How Thumb Sucking and Pacifiers Can Damage Kids' Teeth
According to the American Academy of Pediatrics, thumb sucking or using pacifiers is a good habit in children under six months old. It satisfies their primal needs for sucking and comfort and can also reduce the risk of sudden infant death syndrome (SIDS). Beyond that, however, continued thumb sucking or the use of pacifiers can have a negative effect on kids’ teeth.
Some of the most common issues associated with these habits include teeth growing in and causing an overbite, crooked teeth and problems with speech intelligibility. The American Academy of Pediatric Dentistry recommends that parents try to wean their baby from thumb sucking or the use of pacifiers between six and 12 months old. Other experts state that children can continue either habit until age two without causing too much damage.
Avoid Baby Bottle Mouth
Baby bottle mouth is another common problem in pediatric dentistry. The term refers to the practice of putting a baby to bed with a bottle once he or she is old enough to hold it independently. This can cause many of the same problems as prolonged thumb sucking or the use of pacifiers. For the sake of your child’s long-term oral health, provide a bottle while he or she is still awake and then rinse the mouth with a damp cloth afterward. This is a precursor to brushing teeth and helps to rid your baby’s mouth of harmful bacteria.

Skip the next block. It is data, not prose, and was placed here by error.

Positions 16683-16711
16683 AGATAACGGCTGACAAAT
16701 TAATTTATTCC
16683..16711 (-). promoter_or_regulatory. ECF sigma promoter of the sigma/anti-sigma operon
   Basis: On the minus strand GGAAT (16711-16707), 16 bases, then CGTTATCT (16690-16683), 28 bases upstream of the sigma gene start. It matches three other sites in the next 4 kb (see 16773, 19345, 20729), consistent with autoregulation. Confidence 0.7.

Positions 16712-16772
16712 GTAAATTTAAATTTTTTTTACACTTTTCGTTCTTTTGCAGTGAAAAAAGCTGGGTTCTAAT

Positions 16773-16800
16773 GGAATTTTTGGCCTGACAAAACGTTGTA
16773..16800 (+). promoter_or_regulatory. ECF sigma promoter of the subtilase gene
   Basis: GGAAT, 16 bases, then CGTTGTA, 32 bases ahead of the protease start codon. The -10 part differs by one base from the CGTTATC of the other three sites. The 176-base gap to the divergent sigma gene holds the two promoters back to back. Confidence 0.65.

Primary Teeth Are Important
Some parents make the mistake of not looking after the oral health of their young kids as well as older kids because those teeth all fall out eventually. While this is true, the care of primary teeth is just as important as permanent teeth. If baby teeth decay, for example, a dentist will need to remove them and put in a placeholder until your child’s permanent teeth erupt in their place. This can affect the alignment of the teeth as well as the entire jaw.
Teaching your son or daughter to care for their teeth early in life sets the stage for good oral health over a lifetime. Make sure that you are a good example yourself by refraining from eating a lot of sugary foods and allowing your child to see you care for your own teeth frequently. This statistic might sound shocking, but 40 percent of all preschoolers have at least one cavity by age three. The habits you instill early can help your child beat the odds.
Wright Pediatric Dentistry is Here to Help
If you are struggling with getting your child to give up thumb sucking, using a pacifier or have other oral health concerns, don’t hesitate to reach out to us. We are here to help your child have a beautiful and healthy smile for a lifetime.